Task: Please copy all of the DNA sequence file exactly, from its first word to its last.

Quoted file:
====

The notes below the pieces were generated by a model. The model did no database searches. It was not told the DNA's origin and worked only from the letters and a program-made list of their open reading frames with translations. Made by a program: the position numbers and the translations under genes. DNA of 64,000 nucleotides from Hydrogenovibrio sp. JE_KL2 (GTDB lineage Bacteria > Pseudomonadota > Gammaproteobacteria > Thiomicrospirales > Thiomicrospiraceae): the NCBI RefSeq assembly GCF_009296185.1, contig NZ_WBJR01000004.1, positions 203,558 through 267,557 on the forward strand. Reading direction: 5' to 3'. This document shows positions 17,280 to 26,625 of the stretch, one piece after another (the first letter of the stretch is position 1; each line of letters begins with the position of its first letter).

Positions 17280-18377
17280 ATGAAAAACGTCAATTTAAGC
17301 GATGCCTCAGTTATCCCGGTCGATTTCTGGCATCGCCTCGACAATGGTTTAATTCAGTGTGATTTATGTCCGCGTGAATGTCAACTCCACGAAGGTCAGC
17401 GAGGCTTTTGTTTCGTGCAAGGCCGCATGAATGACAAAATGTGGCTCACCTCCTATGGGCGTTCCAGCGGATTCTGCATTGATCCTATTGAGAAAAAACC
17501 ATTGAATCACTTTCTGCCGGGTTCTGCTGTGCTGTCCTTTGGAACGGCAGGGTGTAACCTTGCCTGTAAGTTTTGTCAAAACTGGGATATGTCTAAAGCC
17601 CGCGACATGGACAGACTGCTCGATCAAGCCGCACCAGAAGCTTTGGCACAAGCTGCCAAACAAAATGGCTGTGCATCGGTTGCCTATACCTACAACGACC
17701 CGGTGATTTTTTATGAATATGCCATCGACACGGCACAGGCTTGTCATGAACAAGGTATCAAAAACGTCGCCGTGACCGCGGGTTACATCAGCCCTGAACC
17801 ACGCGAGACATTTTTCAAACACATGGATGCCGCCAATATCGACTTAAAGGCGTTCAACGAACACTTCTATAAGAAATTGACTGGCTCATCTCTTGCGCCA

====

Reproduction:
The notes below the pieces were generated by a model. The model did no database searches. It was not told the DNA's origin and worked only from the letters and a program-made list of their open reading frames with translations. Made by a program: the position numbers and the translations under genes. DNA of 64,000 nucleotides from Hydrogenovibrio sp. JE_KL2 (GTDB lineage Bacteria > Pseudomonadota > Gammaproteobacteria > Thiomicrospirales > Thiomicrospiraceae): the NCBI RefSeq assembly GCF_009296185.1, contig NZ_WBJR01000004.1, positions 203,558 through 267,557 on the forward strand. Reading direction: 5' to 3'. This document shows positions 17,280 to 26,625 of the stretch, one piece after another (the first letter of the stretch is position 1; each line of letters begins with the position of its first letter).

Positions 17280-18377
17280 ATGAAAAACGTCAATTTAAGC
17301 GATGCCTCAGTTATCCCGGTCGATTTCTGGCATCGCCTCGACAATGGTTTAATTCAGTGTGATTTATGTCCGCGTGAATGTCAACTCCACGAAGGTCAGC
17401 GAGGCTTTTGTTTCGTGCAAGGCCGCATGAATGACAAAATGTGGCTCACCTCCTATGGGCGTTCCAGCGGATTCTGCATTGATCCTATTGAGAAAAAACC
17501 ATTGAATCACTTTCTGCCGGGTTCTGCTGTGCTGTCCTTTGGAACGGCAGGGTGTAACCTTGCCTGTAAGTTTTGTCAAAACTGGGATATGTCTAAAGCC
17601 CGCGACATGGACAGACTGCTCGATCAAGCCGCACCAGAAGCTTTGGCACAAGCTGCCAAACAAAATGGCTGTGCATCGGTTGCCTATACCTACAACGACC
17701 CGGTGATTTTTTATGAATATGCCATCGACACGGCACAGGCTTGTCATGAACAAGGTATCAAAAACGTCGCCGTGACCGCGGGTTACATCAGCCCTGAACC
17801 ACGCGAGACATTTTTCAAACACATGGATGCCGCCAATATCGACTTAAAGGCGTTCAACGAACACTTCTATAAGAAATTGACTGGCTCATCTCTTGCGCCA